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Reutlingen is situated at an elevation of 380 m on the river Echatz between the Achalm at the foot of the Schwäbische Alb mountains. The earliest settlements were founded by the Alemanni in the 4th/5th century. The old castle on the Achalm was built around 1030. The oldest document mentioning Rutelingin is a contract dated to 1089/1090.
Around 1180 Reutlingen became a market town and some time between 1220 and 1240 it was chartered as a town and received fortifications. The landmark of Reutlingen, the Lady Church, was begun in 1343 but until the Reformation remained a filial church of the parish church St Peter and Paul in der Weiden, which was located outside the town walls. In 1262 the town came into the possession of the Counts of Württemberg. With the "privilegium fori" of 1337 Reutlingen obtained a status comparable to a Free Imperial Town, although the right of full jurisdiction was only gained in the 15th century. After the defeat in 1388 of the Swabian league of towns Reutlingen had to accept the supremacy of Württemberg. During the 14th and 15th century it remained one of the smaller Imperial towns. The supremacy of Württemberg over Reutlingen was sealed in 1505 by a contract which was extended continuously until 1802. After an unsuccessful raid on the town Duke Ulrich of Württemberg had to leave the country and only could return 15 years later. The Reformation was introduced already in 1524, and in 1530 Reutlingen was the only Imperial town beside Nuremberg to sign the Confession Augustana. Until 1802 it was required to be Protestant to gain citizenship in Reutlingen.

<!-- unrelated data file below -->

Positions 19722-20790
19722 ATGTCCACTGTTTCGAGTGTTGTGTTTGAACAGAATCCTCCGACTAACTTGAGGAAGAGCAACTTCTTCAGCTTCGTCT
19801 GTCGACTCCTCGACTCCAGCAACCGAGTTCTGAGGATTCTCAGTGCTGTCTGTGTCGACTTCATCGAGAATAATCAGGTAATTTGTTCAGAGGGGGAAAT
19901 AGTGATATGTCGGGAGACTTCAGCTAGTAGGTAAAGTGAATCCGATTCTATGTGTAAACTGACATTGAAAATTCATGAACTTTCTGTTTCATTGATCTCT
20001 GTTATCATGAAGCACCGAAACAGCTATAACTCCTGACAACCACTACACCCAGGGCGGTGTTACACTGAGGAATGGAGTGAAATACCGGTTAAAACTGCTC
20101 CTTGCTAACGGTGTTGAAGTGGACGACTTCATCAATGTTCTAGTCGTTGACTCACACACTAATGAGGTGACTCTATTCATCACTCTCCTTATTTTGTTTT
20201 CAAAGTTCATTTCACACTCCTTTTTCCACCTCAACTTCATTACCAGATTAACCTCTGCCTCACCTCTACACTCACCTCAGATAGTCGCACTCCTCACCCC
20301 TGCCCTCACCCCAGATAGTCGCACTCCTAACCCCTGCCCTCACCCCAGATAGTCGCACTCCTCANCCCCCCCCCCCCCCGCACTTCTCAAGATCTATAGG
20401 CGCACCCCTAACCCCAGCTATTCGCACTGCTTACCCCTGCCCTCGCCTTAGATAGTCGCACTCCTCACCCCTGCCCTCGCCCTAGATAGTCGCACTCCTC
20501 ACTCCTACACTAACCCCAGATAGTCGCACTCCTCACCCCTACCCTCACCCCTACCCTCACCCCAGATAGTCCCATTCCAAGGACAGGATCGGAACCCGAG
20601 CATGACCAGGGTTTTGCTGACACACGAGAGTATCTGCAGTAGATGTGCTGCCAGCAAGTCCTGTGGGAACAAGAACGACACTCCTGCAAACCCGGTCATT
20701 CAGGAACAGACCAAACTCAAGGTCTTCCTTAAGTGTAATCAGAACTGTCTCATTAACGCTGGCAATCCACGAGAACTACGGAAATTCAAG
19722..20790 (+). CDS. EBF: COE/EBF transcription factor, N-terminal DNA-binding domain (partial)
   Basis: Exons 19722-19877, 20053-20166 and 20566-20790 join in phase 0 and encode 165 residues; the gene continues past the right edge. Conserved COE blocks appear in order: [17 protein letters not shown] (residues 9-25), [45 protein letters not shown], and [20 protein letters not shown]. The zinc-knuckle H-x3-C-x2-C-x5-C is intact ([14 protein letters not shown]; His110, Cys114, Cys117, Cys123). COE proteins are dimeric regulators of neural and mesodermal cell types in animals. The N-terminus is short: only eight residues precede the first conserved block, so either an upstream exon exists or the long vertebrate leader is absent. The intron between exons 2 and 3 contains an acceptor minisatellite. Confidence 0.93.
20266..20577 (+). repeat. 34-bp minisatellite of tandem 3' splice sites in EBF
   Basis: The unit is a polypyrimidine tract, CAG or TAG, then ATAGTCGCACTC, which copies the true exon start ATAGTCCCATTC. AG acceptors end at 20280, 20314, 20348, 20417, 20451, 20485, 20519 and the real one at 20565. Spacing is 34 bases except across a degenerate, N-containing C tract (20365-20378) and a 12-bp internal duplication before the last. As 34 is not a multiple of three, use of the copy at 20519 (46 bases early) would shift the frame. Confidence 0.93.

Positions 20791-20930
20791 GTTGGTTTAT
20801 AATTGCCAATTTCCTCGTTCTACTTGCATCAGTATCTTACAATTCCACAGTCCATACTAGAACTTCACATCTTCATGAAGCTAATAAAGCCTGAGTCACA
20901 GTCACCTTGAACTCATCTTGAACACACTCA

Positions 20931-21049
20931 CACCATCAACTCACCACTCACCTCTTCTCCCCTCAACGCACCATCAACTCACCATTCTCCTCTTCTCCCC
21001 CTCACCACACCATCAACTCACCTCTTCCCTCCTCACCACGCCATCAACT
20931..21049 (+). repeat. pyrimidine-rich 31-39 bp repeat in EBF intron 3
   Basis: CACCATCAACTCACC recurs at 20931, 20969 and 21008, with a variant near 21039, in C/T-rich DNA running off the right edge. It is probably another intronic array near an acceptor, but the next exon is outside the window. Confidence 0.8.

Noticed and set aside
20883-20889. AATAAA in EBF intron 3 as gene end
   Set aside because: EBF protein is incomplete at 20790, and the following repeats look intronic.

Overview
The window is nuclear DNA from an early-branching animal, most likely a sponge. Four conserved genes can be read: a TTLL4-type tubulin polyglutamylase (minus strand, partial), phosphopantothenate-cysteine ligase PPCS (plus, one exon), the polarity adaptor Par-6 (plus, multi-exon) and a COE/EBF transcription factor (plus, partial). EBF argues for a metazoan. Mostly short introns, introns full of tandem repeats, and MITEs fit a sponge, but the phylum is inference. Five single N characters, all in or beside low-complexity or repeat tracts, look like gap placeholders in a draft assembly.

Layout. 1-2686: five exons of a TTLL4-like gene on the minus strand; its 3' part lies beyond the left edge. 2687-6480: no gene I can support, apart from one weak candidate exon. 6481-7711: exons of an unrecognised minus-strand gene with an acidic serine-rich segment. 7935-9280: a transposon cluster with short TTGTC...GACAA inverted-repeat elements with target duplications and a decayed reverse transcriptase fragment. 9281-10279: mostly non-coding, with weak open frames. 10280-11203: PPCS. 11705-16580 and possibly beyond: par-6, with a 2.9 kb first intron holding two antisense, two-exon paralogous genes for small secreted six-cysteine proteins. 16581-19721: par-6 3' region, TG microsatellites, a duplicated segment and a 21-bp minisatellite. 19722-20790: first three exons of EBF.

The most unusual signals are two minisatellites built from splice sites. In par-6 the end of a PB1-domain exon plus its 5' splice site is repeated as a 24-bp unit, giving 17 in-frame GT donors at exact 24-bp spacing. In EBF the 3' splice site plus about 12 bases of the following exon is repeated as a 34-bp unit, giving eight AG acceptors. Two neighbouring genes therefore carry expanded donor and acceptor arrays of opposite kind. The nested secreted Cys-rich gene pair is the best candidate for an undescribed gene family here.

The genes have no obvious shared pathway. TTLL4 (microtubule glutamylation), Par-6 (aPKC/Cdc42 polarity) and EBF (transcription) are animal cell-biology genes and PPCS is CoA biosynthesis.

The Thirty Years' War (1618–1848) caused severe damages and the town was forced to sell off parts of its domains to Württemberg. The large fire of 1726 destroyed large parts of the town. After the Reichsdeputationshauptschluss of 1802/1803 Reutlingen lost its independence and became part of the Duchy (1806 Kingdom) of Württemberg. In 1818 it became the administrative seat of the Schwarzwald (Black Forest) district. The opening of the railroad from Plochingen to Reutlingen initiated the period of industrial growth. After three Allied bomb raids in 1945 Reutlingen was one of the ten most heavily damaged cities in Baden and Württemberg. Today Reutlingen is the seat of the Reutlingen district and has a population of 110,000 (2004).
The top picture on glass no. 1664 shows the
The quarter Klein-Venedig (Little Venice) [bottom left picture] along the river once was the home of tanners. The picturesque houses have long disappeared.
The bottom right picture shows Lichtenstein castle, about 17 km southeast of Reutlingen.